According to Mariette Liefferink
The official wage dispute could bring more trouble for beleaguered bullion producers.
Rising worker militancy has coincided with soaring costs and falling prices that have prompted producers such as AngloGold Ashanti to shed a total of 14 000 jobs over the past two years.
Wednesday's declaration by the unions means that two-week-old salary talks, labelled as the toughest since the end of apartheid in 1994, will now be held up by a 30-day process of mediation that could end in an industry-wide strike.
"As far as we are concerned, negotiations have not yet begun," said Frans Baleni, general secretary of the National Union of Mineworkers (NUM), one of four unions at the bargaining table.
If wage bills rise dramatically, the gold companies could be forced to make further job cuts – prospect that is causing concern in the ruling ANC as it prepares for an election in the first half of 2014.
Bullion producers are offering a wage increase of 5%, up from their initial offer of 4% but way off the 60 to 100% demanded by workers.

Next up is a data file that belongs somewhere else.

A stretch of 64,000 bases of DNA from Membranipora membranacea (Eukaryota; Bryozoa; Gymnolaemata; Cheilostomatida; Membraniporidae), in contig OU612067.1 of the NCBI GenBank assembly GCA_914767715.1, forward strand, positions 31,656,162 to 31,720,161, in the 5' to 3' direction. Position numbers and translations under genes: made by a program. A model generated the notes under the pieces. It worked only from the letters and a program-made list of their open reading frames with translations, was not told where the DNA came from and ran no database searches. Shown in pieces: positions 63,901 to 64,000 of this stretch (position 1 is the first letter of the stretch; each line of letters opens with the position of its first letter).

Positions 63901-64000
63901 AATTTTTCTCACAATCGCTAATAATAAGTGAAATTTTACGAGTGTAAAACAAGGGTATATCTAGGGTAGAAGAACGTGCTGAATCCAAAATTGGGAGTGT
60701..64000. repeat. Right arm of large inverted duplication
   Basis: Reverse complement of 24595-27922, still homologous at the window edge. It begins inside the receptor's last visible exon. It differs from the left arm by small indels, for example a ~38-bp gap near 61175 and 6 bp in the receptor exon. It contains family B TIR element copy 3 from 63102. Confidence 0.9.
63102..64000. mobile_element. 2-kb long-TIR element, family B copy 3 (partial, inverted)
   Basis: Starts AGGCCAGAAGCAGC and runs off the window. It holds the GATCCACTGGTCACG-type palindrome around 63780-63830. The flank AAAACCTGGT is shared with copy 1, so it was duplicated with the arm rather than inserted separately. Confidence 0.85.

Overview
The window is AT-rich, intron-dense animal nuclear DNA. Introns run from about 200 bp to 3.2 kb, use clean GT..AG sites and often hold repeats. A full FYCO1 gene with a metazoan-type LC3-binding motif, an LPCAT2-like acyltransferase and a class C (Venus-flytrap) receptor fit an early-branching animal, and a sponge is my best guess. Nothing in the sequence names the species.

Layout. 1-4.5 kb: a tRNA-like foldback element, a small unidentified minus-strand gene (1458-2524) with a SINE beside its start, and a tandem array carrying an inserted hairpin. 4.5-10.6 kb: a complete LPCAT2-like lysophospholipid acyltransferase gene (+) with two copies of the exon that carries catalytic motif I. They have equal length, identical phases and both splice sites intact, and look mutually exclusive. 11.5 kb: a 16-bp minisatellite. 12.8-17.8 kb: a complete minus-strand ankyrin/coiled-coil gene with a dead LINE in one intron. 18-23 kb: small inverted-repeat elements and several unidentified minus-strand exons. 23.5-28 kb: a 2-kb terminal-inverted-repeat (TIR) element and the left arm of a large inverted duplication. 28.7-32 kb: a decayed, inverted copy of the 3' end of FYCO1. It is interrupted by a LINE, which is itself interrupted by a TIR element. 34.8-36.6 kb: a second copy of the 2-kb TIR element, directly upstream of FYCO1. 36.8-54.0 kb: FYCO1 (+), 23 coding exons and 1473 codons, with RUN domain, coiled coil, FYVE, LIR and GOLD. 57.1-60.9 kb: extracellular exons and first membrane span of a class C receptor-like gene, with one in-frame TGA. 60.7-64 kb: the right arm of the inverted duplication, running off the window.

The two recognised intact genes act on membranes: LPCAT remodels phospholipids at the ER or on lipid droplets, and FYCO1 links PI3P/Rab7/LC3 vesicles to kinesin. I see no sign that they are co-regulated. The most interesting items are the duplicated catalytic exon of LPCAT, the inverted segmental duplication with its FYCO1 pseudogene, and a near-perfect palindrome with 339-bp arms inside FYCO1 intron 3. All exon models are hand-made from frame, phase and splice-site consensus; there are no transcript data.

?South Africa's labour laws allow for wage disputes to be referred to an outside mediator.
If that fails, employees are allowed to go on a legal strike.
The NUM, Solidarity and Uasa, which will collectively approach a mediator, represent 73.6% of the 120 000 mineworkers employed by gold producers in pay negotiations.
Solidarity, which represents skilled workers, said that the gulf between the two sides was a sign of the "exceptionally challenging" weeks that lie ahead.
Over the past year South African mining companies have been shaken by wildcat strikes and violent unrest stemming from a turf war between the National Union of Mineworkers and rival union Amcu.
The violence has left more than 50 people dead, cost billions of rand in lost output and sparked a downgrade of South Africa's credit rating.
Industry body the Chamber of Mines said that the gold producers' offer for 2013 "will be a realistic one, in line with official inflation figures".
South Africa's June inflation slowed to 5.5% in June.
A one-day strike in the gold industry costs producers R349-million in lost revenue and mineworkers R100-million in lost wages because of the sector's no-work, no-pay rule. – AFP